This week’s mystery starts out promising enough when the victim (William Farwick, aged 25) is found with a pool cue impaled in his chest. Esposito describes him as being an anarchist who worked as an insurance agent by day and pool hustler by night. When the detectives question a manager at one of the pool halls he frequents, he says that the victim claimed to have a deal with the devil (wasn’t this the plot of a Supernatural episode?). To make the case even more suspicious, when they review some security footage outside the victim’s apartment, the door is shown to be opening and closing on it’s own indicating that the killer was invisible. Naturally, Castle is tickled pink by this development.
This of course sparks one of Castle and Beckett’s infamous Mulder/Scully debates but something feels off about it this time. It might be because Beckett isn’t given much of a leg to stand on for the side of logic on this case. Castle dispenses the kind of insane theories that fans have come to expect from him but Beckett gives some unusually weak counter arguments. These include that a gust of wind must have blown the door shut (I’m 98% sure they used that excuse in Cabin in the Woods), the killer sneaked in through the victim’s apartment window (which Castle points out is 19 floors up with no fire escape) and my personal favorite is that the victim had a psychotic break and impaled himself on a pool cue.
Things become a little more serious when some crucial evidence has mysteriously disappeared prompting Castle to change his theory from the devil to the invisible man. While Beckett takes this with some understandable eye-rolling, the theory gains some credibility when they return to the victim’s apartment in search of his key card after finding out his insurance job is a front. While there they are suddenly attacked by an unseen force that attempts to strangle Beckett and punches Castle in the face a few times. Despite the two being shaken up by the incident they are able to find the victim’s key card and trace it to an unlisted facility.
Once Castle and Beckett arrive at the mysterious building, they are quickly met by a team of armed guards. After that initial excitement ends, Castle comes to the conclusion that they’ve stumbled onto a government facility that specializes in developing an invisibility serum. In a rather shocking turn of events, it turns Castle is pretty much right. The lead doctor however, is quick to dismiss the invisibility serum angle as “science-fiction” and that in reality they are working on a highly advanced cloaking device (yes, that sounds much less ridiculous) in which the victim was one of their leading researchers.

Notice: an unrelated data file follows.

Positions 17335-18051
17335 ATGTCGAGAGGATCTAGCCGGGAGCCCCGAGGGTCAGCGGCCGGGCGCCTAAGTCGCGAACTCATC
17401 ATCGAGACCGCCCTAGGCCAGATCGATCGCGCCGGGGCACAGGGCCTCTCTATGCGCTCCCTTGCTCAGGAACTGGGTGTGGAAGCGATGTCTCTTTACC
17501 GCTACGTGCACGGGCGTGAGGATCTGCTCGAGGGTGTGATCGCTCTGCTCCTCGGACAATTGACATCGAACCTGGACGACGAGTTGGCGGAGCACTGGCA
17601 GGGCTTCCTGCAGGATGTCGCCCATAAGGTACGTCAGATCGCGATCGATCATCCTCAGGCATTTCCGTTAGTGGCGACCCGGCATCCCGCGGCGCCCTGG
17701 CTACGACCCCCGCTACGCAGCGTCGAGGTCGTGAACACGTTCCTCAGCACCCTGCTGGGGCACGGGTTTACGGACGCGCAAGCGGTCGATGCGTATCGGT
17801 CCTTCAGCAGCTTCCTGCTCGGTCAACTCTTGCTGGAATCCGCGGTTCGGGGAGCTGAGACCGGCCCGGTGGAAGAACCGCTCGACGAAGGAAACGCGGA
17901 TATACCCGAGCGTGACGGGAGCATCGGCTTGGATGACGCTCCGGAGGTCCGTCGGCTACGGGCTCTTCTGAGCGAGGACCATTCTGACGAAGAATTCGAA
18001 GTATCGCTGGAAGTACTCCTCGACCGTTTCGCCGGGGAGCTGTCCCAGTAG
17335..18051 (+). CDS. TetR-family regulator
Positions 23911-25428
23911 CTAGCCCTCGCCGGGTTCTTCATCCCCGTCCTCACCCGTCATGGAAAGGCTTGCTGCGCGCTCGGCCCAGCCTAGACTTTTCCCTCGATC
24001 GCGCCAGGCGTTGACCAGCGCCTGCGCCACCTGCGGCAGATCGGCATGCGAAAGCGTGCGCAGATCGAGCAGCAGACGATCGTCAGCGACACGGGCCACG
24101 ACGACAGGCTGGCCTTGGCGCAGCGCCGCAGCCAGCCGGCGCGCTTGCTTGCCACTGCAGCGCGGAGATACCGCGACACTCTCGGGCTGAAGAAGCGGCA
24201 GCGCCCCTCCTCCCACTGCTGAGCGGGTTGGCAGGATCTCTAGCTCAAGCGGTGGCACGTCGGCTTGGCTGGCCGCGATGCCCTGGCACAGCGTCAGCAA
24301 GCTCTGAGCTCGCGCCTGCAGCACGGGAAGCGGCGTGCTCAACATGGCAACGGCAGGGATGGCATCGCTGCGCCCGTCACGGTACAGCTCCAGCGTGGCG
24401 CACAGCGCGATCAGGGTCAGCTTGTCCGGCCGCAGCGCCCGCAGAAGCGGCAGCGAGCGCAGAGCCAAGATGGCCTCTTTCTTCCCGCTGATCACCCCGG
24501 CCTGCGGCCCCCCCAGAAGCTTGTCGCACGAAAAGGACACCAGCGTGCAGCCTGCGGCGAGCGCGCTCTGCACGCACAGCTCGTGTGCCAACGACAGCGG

After that things become considerably less interesting and after finding the victim’s computer geek neighbor (through his World of Warcraft–esque account no less) they find out that the killer was an angry ex-girlfriend the victim was using to help further his invisibility research and she used his invisibility suit to kill him undetected and to attack Castle and Beckett later at his apartment unseen. How she knew about the suit is anybody’s guess. I’ve also got to say that after all the buildup with this episode it became rather disappointing and predictable in the end (and as I recall Castle’s poker group frown on this kind of writing).
Castle and Beckett
When we first see Castle and Beckett together, the couple are still trying to work out some leftover awkwardness from the previous Castle episodes which has apparently involved watching a lot of movies so they don’t have to talk to each other. It also turns out that they haven’t been intimate with each other since before Castle disappeared and they are finally ready to get things going again. This quickly proves to be easier said than done as they are being constantly interrupted by phone calls to Beckett and the two struggle for the majority of the episode to get some alone time.
Ryan’s New Job
Meanwhile Ryan is having some problems of his own. He arrives at the crime scene with a suspicious stain on his shirt that smells like alcohol. He claims that it was accidentally spilled on him as he was leaving his apartment but the other detectives are skeptical. He’s also coming into work with some mysterious marks on him, though the big red flag for Esposito is when he notices that Ryan has body glitter on him. He accuses Ryan of cheating on his wife (that’s the second time in three episodes he automatically assumes the worst in his close friends) though Ryan eventually admits that he’s been moonlighting as a bouncer at a male strip club (which of course gives Esposito a good chuckle) after doing the math on how much it’s going to cost to send his infant daughter to college.
Let me just start by saying this was a weird episode. While there were some amusing quips from Castle, this might very well be the shows most ridiculous premise. I probably would have been okay with this it made the mystery any more interesting but it doesn’t. Especially when after all the angles they could have played with this, it all boils down to a scorned lover. It’s actually pretty remarkable at how humdrum they can make an episode that involves invisibility. This wasn’t as bad as the Castle premiere but there was still a lot to desired.by